Monday, February 29, 2016

prayer diary Monday 29 Feb 2016

They got up, drove him out of the town, and led him to the brow of the hill on which their town was built, so that they might hurl him off the cliff. 
Luke 4.29

Reflection
Jesus angered many by preaching the truths of the Gospel. We his followers are called to proclaim those same truths. This Lent consider how you might better do so.

Sunday, February 28, 2016

when all time runs out ...

May I speak in the name of Almighty God: Father, Son, and Holy Spirit: Amen

We have now reached the third Sunday in the Holy and penitential season of Lent. How time flies, as the saying goes; barely yesterday, it seems, we were beginning this special time of preparation for Easter … and already we are close to being half-way through it. The time for taking advantage of what Lent offers us, the great gift that God has given us through his Church of having a time set aside to reflect deeply where we have most particularly gone astray from the path he has laid out for us, is passing; a time of encouragement and support for the prayer, fasting, and other means of self-discipline we may and should engage in so that we not only show that we are sorry for all that we have done wrong, that we truly repent of our sins, but also so that we may gain the strength, with God's help to do better in the future.

But, as I said, the time is passing; Lent does not last forever, even if there are times when it seems as if it might, particularly to those who engage with it fully; all too soon it will end. The time to take advantage of its blessings will be gone; and who is to say whether those opportunities will be offered again? For Lent is not the only thing that is passing; as our Lord told us 'we know not the day nor the hour'; and who is to say that this Lent may not be our last chance to prepare ourselves to stand before the throne of glory … a place that no one wishes to stand in a state of unreadiness or unworthiness.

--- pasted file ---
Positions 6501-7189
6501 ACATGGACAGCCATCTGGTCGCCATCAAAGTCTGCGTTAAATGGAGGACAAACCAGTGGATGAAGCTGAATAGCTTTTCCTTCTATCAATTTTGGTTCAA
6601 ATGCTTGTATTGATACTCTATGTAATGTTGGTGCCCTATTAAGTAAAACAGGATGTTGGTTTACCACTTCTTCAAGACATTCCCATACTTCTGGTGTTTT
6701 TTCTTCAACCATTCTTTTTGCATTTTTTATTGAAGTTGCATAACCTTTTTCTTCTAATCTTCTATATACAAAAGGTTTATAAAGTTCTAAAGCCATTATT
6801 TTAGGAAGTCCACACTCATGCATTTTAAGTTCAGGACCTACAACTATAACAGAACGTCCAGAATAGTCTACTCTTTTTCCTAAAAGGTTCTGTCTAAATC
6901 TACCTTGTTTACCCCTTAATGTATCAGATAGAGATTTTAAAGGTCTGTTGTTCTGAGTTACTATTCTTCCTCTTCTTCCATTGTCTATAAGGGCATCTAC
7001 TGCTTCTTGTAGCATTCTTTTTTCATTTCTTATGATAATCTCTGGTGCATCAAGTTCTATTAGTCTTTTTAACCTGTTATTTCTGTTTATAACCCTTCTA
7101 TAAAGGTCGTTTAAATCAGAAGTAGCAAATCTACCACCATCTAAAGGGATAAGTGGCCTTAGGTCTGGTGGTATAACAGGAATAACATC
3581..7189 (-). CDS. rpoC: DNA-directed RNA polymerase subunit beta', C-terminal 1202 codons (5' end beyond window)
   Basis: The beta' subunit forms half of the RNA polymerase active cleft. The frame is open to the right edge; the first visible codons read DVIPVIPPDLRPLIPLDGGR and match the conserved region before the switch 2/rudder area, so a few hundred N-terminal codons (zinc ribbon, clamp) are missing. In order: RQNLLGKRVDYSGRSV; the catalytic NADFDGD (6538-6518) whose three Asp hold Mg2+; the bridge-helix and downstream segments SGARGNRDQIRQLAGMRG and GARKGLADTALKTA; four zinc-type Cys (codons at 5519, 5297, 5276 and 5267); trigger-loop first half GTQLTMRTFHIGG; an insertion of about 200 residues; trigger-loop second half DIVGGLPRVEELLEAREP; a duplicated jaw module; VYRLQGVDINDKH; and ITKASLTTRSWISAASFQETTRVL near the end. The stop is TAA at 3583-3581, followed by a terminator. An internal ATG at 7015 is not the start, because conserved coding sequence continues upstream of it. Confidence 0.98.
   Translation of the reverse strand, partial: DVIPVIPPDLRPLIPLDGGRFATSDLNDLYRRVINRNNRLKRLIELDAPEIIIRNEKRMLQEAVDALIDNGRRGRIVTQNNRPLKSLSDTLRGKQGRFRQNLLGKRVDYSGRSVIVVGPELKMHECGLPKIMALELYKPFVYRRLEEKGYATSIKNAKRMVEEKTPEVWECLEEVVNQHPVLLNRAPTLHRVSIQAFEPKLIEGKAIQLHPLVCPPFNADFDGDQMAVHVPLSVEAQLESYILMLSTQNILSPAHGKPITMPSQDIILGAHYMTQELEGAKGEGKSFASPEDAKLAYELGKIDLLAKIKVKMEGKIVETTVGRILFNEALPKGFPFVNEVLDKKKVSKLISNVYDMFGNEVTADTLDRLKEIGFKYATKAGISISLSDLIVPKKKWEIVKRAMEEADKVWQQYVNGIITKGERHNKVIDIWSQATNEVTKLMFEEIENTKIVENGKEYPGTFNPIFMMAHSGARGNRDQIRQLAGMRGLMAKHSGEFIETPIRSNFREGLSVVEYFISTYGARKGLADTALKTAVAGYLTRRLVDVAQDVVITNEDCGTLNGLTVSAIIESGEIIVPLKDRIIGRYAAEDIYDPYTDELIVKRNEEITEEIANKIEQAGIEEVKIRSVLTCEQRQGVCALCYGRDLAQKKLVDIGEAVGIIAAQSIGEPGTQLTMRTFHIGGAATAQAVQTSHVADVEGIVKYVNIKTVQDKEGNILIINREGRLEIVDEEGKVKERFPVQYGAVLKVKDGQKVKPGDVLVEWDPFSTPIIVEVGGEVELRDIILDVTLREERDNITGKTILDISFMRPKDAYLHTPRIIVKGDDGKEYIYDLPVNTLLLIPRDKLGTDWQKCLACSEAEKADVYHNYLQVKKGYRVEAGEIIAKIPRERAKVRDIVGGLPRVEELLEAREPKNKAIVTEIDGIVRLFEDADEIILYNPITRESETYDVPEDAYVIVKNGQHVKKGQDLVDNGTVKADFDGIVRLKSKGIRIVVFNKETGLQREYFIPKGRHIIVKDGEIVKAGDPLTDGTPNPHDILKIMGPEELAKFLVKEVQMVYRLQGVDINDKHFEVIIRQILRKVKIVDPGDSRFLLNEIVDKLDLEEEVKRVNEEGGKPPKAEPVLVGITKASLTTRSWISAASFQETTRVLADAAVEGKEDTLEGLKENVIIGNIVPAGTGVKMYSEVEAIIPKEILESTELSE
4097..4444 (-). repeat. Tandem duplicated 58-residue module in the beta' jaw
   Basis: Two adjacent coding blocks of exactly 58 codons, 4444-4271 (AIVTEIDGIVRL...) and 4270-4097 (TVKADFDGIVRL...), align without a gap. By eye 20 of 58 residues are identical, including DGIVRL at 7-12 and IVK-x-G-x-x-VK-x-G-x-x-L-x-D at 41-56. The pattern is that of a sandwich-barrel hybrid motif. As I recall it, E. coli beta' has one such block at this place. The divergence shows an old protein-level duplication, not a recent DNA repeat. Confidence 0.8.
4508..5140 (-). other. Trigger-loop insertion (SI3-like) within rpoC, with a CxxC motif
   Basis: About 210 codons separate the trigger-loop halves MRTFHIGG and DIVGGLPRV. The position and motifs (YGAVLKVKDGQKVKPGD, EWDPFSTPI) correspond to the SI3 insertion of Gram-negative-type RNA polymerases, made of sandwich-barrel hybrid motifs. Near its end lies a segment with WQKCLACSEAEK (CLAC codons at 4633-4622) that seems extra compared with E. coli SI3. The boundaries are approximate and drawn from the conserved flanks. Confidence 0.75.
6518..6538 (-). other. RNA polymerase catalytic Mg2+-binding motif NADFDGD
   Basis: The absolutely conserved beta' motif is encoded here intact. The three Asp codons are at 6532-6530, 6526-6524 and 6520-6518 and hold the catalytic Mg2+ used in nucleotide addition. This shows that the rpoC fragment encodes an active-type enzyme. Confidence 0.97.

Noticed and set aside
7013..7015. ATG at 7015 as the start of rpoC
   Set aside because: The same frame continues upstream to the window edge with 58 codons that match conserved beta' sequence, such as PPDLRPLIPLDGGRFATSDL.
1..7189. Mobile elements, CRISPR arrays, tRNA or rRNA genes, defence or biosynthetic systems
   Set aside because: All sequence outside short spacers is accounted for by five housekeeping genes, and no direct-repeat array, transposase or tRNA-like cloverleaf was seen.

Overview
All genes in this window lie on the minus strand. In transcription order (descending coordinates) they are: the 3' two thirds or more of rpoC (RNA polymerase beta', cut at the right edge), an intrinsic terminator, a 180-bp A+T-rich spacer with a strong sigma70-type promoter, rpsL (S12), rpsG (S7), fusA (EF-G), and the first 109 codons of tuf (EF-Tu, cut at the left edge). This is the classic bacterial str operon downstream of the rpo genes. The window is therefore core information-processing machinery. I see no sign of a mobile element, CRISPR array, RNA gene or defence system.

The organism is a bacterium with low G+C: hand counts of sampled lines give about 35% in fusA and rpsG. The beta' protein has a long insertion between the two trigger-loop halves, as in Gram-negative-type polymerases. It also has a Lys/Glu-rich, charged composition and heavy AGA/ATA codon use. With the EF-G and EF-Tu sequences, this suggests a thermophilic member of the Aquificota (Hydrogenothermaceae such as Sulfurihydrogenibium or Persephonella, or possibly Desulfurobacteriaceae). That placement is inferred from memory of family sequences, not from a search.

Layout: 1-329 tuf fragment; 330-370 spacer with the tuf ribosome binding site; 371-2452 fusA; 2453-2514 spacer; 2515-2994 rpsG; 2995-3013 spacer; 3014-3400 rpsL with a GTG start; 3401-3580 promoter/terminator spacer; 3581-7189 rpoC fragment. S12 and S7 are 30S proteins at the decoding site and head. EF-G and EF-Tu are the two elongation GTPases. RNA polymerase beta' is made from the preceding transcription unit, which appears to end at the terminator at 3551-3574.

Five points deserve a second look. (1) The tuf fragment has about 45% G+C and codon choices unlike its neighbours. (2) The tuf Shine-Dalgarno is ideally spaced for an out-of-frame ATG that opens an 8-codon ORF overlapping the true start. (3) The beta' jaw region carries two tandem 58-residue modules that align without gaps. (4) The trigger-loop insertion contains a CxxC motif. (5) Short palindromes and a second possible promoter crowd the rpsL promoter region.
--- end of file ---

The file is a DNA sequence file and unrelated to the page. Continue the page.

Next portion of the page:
The passing of the season almost seems like a metaphor to illustrate the words of our Gospel today. It begins with a reference to a particularly nasty event: some Galileans, it seems were coming to offer sacrifice; and somehow they got caught up in an incident with some Roman soldiers. We have no way of knowing if they were instigators of some kind of civil unrest or just unfortunate bystanders who happened to be in the wrong place at the wrong time when violence broke out. However it began, by the time it was done their own blood ran on the ground to mix with the blood of the animals they had brought to offer in sacrifice to the Lord.

Now this, of course, was an age when people often thought that unfortunate events were God's way of punishing the worst of sinners. It is a particularly smug and dangerous way of looking at the world I think: smug, because those who think that way think that their own good fortune in having avoided calamity is some kind of proof of their own virtue; and dangerous because it can thereby blind them to their own flaws and failings and desperate need amend their own sinful way of life.

However, this way of thinking is just plain wrong, as Jesus makes plain. Those who died by the Roman sword were no worse sinners than anyone else. And to make it doubly clear, our Lord draws another example from the headlines of his time, so to speak. A tower has collapsed in a part of Jerusalem called Siloam, killing 18 people. Their deaths are not to be taken as God striking them down in the guise of a natural disaster or shoddy building standards. They were no worse than those around them.

But having said they were no worse, in speaking of both these examples our Lord ends by saying 'No, I tell you; but unless you repent, you will all perish just as they did.' What does he mean by this? That we are all given our time in this life; we all are sinners called to repentance; and those who do not repent but instead die in their sins will perish, will lose eternal life. That, I think, is made clear by the parable he tells immediately afterwards. We are all given enough time to bear good fruit; indeed, more than enough. And during that time God helps us in every way he can – his grace, his sacraments, his Holy Spirit in our lives, his holy word speaking to us in our hearts and through the sacred Scriptures – symbolised in the parable by the work the gardener does by making every effort to make the tree bear fruit. But time is not unlimited; and no man lives for ever.